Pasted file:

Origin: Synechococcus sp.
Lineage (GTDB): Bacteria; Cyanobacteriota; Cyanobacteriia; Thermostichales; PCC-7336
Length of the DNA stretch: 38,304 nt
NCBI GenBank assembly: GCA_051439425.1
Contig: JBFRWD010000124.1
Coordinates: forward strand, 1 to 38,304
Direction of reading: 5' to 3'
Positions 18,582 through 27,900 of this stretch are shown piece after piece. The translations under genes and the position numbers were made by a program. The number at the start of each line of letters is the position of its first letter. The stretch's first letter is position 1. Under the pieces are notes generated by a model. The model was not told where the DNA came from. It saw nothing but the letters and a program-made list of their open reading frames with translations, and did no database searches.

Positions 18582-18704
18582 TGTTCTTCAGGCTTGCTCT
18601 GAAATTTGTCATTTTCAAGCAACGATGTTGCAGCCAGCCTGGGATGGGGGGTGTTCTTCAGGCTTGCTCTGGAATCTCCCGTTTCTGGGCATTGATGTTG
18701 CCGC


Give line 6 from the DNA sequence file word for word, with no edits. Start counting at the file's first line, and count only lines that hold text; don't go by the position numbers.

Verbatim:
Coordinates: forward strand, 1 to 38,304